Thursday, January 06, 2011

In Reply: "...everyone in the US, legal or otherwise, is subject to US law..."

In reply to Steve King (R-Iowa) Submits Bill To Stop Anchor Babies | Right Wing News, and in particular, the following comment:
"Rep, we're basically on the same page with the point. the key being OUR current interpretation of the 14th is not what was intended by the Authors at the time, and the anchor baby provision of the current immigration law should be repealed. Because babies born to illegals are 'not subject to the jurisdiction' of US citizenship law."
B, the 14th says what it says. Whatever they intended it to mean --and there was debate about this topic at the time regarding the unwanted of their day, the Chinese in CA, so to say that they had no idea that in passing the 14th amendment, they would be granting citizenship to the children of non-citizens, seems a little disingenuous-- what they wrote gives citizenship to anyone born on US soil.

I don't know what you mean by the "anchor baby" provision of current immigration law, but if there is a provision that says illegal parents can stay because they have a citizen child, I agree with you... We should repeal that. Illegal mothers and fathers should be deported. And if they have minor children who are citizens, the kids should either go with their illegal parents (as US citizens, with the right to return to the US and live here as citizens when they're old enough to care for themselves) or stay and be raised by relatives who are here legally.

But B... Babies born to illegals are subject to the jurisdiction of US citizenship law. Except for diplomats (and in some cases, native Americans), everyone in the US, legal or otherwise, is subject to US law. (By which I mean, the law applies to them. They have to live according to it, and can be prosecuted (tried, convicted, locked up, deported) if they do not.) It is US citizenship law--in the form of the 14 amendment--that makes babies born to illegal aliens on US soil citizens. And it is US citizenship law that makes their parents illegal. Both parent and child is under the jurisdiction of US law, just in different ways...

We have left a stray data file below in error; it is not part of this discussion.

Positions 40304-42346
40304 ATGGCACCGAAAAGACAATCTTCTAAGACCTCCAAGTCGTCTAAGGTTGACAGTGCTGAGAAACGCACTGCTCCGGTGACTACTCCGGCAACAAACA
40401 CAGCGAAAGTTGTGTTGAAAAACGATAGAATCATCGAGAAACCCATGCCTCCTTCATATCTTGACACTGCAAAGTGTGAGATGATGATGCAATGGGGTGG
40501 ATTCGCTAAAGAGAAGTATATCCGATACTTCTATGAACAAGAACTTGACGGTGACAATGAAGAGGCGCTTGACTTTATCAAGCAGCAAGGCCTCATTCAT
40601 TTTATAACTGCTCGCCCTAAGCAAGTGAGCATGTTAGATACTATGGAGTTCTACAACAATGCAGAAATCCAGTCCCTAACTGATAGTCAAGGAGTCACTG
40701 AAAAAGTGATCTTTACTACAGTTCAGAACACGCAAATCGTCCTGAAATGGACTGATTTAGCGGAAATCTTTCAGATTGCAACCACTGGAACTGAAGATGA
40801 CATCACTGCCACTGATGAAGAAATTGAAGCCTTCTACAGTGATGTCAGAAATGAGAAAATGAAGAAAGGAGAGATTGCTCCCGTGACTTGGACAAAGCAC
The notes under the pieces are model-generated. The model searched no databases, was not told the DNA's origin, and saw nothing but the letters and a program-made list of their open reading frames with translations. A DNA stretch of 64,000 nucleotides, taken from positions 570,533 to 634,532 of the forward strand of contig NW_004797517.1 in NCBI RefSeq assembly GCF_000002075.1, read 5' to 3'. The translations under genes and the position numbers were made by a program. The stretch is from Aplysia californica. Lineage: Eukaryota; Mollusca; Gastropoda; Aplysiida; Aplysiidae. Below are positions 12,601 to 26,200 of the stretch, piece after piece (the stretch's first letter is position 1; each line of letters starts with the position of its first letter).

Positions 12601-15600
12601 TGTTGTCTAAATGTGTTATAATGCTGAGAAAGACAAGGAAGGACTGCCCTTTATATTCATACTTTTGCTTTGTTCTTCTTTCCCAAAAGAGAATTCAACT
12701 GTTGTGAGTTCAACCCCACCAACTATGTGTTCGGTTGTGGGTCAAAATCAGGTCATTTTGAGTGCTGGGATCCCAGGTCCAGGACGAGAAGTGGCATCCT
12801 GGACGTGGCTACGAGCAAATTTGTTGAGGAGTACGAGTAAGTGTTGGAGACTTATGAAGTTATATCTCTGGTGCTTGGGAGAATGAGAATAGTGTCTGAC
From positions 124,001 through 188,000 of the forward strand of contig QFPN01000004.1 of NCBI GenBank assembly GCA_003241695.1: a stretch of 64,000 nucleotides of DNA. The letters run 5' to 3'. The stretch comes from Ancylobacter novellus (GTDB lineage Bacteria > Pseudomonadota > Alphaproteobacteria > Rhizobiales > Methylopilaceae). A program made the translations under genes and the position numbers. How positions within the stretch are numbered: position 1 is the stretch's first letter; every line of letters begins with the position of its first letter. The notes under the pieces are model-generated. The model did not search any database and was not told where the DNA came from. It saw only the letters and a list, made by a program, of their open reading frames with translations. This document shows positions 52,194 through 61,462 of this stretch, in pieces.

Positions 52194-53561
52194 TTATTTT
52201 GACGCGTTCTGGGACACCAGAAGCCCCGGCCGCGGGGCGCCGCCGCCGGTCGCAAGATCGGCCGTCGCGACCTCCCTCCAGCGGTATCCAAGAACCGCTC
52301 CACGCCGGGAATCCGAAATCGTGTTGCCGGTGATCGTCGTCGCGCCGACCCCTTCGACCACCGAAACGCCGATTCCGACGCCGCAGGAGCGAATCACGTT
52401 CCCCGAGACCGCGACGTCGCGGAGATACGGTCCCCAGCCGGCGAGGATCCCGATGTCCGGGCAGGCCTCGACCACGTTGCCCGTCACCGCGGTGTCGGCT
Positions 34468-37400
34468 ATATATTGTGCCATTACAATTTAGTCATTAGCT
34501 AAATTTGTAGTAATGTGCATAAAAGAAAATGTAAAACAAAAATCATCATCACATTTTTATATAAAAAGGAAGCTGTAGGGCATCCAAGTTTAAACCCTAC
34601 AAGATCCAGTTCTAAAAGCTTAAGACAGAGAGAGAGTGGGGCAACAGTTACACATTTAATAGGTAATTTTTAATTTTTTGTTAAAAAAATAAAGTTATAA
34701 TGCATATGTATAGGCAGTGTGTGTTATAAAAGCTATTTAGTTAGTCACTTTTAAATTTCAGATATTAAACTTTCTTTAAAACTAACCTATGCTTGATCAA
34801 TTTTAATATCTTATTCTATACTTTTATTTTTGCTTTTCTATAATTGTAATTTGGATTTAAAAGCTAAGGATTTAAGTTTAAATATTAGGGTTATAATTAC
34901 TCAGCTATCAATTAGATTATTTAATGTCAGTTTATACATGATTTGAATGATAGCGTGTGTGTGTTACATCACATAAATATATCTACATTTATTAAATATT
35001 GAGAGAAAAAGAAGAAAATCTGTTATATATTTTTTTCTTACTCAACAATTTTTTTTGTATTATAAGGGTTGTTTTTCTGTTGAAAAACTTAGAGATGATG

1 comment:

repsac3 said...

A comment I received via Facebook, and my reply:

"Well, hey. This is a subject we can definitely agree upon. But what really is killer is the daily advertisements in the newspapers south of the border that encourage Mexican citizens to come to the US for the paid medical care birth of their child. If the perks ceased, would they still keep coming for the hospital stay and citizenship rights for their offspring, or would it stop the illegals from entering in the first place?"


While I'm sure there are some who come for the medical care and/or citizenship for their newborns, I believe the vast majority come to work and make money.

As for the latter problem, I am in favor of much stricter hiring laws, especially on employers, (along with some increased aid to Mexico, to help their economy, so that leaving one's home and family wouldn't be so enticing a proposition) to help stem the flow. I do agree that were we to stop that perk, the number of folks crossing our borders would go down significantly.

As for the former though, I'm not sure what we can do... We cannot let people suffer and die outside of hospitals because they cannot pay or do not meet some other criteria (such as citizenship). We are a better people, with better values than that.

As to the birthright citizenship question, perhaps it would've been better if the folks who wrote the 14th amendment specified that at least one of the parents had to be here in the US legally (not necessarily citizens, but not in violation of our immigration laws at the time of the birth), but I don't believe that it is worth amending the Constitution over, and I do believe that--contrary to what Rep King and a smattering of folks on the right believe--an amendment to the Constitution would be necessary to "repeal and replace" the 14th amendment.

It's unfortunate, but not everything that'd help cut down on illegal immigration is in keeping with the values and goals of the US. I mean, consider this: Our bad economy has lowered the number of illegals here, because jobs are harder to get. But just as I'm not in favor of stopping illegals/folks who can't pay from getting medical care, I don't advocate our maintaining a bad economy to solve the problem, either... Some solutions ain't really solutions...

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